Exactly a year ago, I lost a bet over a discussion about the best French restaurant in Montreal. Which made me realize:
I’ve had bistro-type French food.
But real French cuisine prepared with the utmost respect for tradition in Montreal? Never.
So when Mtl à Table rolled around this year, it was a no brainer. I booked a table for two at Chez la Mère Michel, Montreal’s French restaurant par excellence. Who better to taste this grand meal with me in the company of a diehard crowd of regulars with now beautiful salt and pepper hair? Mother, naturally (although do not be misled, her perfect black hair is 100% natural. Strong genes she clearly failed to pass on to my sad self).In business since 1952, the restaurant has not changed since. It’s tucked in a cozy renovated Victorian house on Guy with its original drapery still ornamenting its walls and ceilings. Walk through the door and three waiters will greet you with the highest standards of courtesy and warmth. Yes, they may be dressed in tuxedoes and call you Madame, but that doesn’t mean they’ll hide their hell of a wit! In between bread and wine refills, they’ll slip in a few anecdotes, leaving you chuckling into your food as they rush back to the kitchen.
Our go-to man for the night was Marc, a wonderful gentleman from Alsace, who I suspect, has been at Chez la Mère Michel since its early days. Inspired by his accent, mother opted for a Pfaff Pinot Gris 2012 from the region, a light and peachy white wine. Almost as good as the Sauvignon Blanc Marc recommended for me: a Teriquet with lovely honey notes and, to show off my newly acquired knowledge, appropriate minerality. FYI, both wines are available at the SAQ.
We didn’t have to wait long before our feast began. Artic char “quenelle” for mother (a fish dumpling), mushroom puff pastry for me. You know you’re at a very typical French kitchen when they serve quenelles. Since the invention of food processors, this specialty from Lyon can be made by anyone. It subsequently lost much of its luster and its place on many venues’ menus. But that doesn’t mean that anyone can get it right. Firm, yet light in consistency, the quenelle at Chez la Mère Michel came in an unctuous lobster sauce, a comforting soup-ish appetizer for a cold November night.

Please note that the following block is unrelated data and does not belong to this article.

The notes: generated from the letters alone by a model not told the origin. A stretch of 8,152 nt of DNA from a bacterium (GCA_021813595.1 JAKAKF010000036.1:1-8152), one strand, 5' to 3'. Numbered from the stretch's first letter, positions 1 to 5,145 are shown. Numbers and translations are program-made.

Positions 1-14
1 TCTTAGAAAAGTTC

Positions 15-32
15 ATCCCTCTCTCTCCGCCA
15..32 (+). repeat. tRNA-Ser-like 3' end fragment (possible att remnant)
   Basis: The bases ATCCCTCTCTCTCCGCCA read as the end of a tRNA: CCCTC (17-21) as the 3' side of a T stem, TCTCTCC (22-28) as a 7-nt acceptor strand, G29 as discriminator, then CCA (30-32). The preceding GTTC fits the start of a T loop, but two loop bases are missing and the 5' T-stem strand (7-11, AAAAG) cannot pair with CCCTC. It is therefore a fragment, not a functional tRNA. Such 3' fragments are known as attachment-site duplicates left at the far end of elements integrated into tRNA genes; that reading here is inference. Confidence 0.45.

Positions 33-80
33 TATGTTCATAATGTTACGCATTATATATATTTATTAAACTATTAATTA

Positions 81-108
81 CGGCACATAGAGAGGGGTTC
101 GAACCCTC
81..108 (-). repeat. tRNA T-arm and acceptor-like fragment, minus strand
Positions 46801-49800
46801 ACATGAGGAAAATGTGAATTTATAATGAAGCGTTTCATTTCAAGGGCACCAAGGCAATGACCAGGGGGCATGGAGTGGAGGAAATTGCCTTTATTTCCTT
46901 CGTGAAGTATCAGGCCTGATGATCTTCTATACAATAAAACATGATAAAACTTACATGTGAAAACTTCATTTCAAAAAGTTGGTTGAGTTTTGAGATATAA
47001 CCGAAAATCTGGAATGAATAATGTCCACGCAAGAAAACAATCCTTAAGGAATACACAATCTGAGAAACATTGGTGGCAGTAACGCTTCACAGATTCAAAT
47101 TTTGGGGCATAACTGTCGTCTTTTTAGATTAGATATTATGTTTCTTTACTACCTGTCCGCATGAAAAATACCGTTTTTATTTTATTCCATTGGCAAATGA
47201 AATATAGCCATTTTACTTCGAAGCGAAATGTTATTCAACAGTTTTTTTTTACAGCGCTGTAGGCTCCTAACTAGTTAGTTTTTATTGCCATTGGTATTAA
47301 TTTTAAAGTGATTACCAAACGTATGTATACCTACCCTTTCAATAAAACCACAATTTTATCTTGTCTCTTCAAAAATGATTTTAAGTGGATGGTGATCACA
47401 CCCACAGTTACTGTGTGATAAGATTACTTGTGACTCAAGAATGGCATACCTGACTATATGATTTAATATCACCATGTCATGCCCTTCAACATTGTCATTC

As for the pastry, it was literally a mushroom wonderland: a generous portion of well-seasoned shiitake and porcino wrapped in infinite layers of thin and delicate pâte feuilleté. I was admittedly already sold on it even before tasting it. Sitting on a rich bed of Banyuls La Tour Vieille Valcros, the plate was worth it just for the sauce. While waiting for our mains, Marc brought us charming little verrines made of fresh cheese goat, baked Russet apples and little grapes from the chef’s garden. Unlike other apples, Russets stay firm even when cooked and so the contrast between the three ingredients (soft cheese – medium apple – crunchy grapes) was particularly pleasing. All the ingredients were generously soaked in Pineau des Charentes Château Beaulon, a friendly fortified wine made of grape and cognac eau-de-vie. This is what I call a serious aperitif ;).
Then, THEN, came the mains. The magret de canard was tender and juicy with a fine layer of crispy fat on top. Sinful. The cockerel “à la gasconne”? Covered in Cahors wine and Agen prunes – oh so typical from Lot-et-Garonne, in the southern part of France. If you’re wondering, cockerels are young chickens.
Having stolen what was left of mother’s duck breast, I reluctantly gave back our two empty plates to Marc. My disappointment didn’t last for long, however, because he eventually returned with a massive Grand Marnier soufflé! It even came with some crème anglaise…
Mom chose the orange tart, served with a coulis of Saint James rum. The dessert was a soft and delicately sweetened center balanced by only slightly bitter orange slices on top that had a pleasant consistency to chew on.
What can I say? Delightful.
Half way through our (decaffeinated) coffee, Mr Delbuguet himself came by for a chat. A photographer by trade, he shared his fascinating life-story with us. As if it wasn’t enough to be one of only three professionals to master colour pictures upon his arrival in Quebec at 24 years old (and handle all the related workload), he wrote books, hung out with other restaurant masterminds, and created a provincial association to defend intellectual property. Three quarters of an hour flew by in the blink of an eye, after which he gave us a tour of his unique cellar. If you’re a connoisseur, I believe I spotted some fine Château Talbot and Château Cos Labory – 1995, 1998, respectively.
All in all, it was a memorable dinner for the atmosphere, the food, and the wine (in our glasses and on the plates). If you need to stay dry, avoid this place. If not, make sure to reserve a table at Chez la Mère Michel on next year’s Mtl à Table edition for a unique experience of authentic French tradition – and wine.
Losing bets. Never again.
1209 Rue Guy Montréal, QC H3H2L3
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